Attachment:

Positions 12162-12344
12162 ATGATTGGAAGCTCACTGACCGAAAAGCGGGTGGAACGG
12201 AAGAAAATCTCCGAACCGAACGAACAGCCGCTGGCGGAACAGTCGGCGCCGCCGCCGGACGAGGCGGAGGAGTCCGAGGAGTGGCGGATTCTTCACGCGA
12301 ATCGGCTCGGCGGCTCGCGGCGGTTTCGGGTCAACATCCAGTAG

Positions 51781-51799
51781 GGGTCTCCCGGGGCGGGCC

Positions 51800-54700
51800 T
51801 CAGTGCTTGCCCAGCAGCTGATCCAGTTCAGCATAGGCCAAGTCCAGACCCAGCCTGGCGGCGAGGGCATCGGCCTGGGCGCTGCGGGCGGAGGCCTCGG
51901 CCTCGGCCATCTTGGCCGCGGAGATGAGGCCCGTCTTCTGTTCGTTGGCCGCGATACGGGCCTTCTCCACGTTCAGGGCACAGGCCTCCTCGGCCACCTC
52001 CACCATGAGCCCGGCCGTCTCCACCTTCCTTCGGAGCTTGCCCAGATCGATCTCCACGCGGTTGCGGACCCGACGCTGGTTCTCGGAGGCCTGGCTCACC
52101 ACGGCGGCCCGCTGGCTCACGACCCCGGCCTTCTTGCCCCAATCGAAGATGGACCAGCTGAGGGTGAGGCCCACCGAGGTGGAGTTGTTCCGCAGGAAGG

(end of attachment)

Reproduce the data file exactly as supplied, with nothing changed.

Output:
Positions 12162-12344
12162 ATGATTGGAAGCTCACTGACCGAAAAGCGGGTGGAACGG
12201 AAGAAAATCTCCGAACCGAACGAACAGCCGCTGGCGGAACAGTCGGCGCCGCCGCCGGACGAGGCGGAGGAGTCCGAGGAGTGGCGGATTCTTCACGCGA
12301 ATCGGCTCGGCGGCTCGCGGCGGTTTCGGGTCAACATCCAGTAG

Positions 51781-51799
51781 GGGTCTCCCGGGGCGGGCC

Positions 51800-54700
51800 T
51801 CAGTGCTTGCCCAGCAGCTGATCCAGTTCAGCATAGGCCAAGTCCAGACCCAGCCTGGCGGCGAGGGCATCGGCCTGGGCGCTGCGGGCGGAGGCCTCGG
51901 CCTCGGCCATCTTGGCCGCGGAGATGAGGCCCGTCTTCTGTTCGTTGGCCGCGATACGGGCCTTCTCCACGTTCAGGGCACAGGCCTCCTCGGCCACCTC
52001 CACCATGAGCCCGGCCGTCTCCACCTTCCTTCGGAGCTTGCCCAGATCGATCTCCACGCGGTTGCGGACCCGACGCTGGTTCTCGGAGGCCTGGCTCACC
52101 ACGGCGGCCCGCTGGCTCACGACCCCGGCCTTCTTGCCCCAATCGAAGATGGACCAGCTGAGGGTGAGGCCCACCGAGGTGGAGTTGTTCCGCAGGAAGG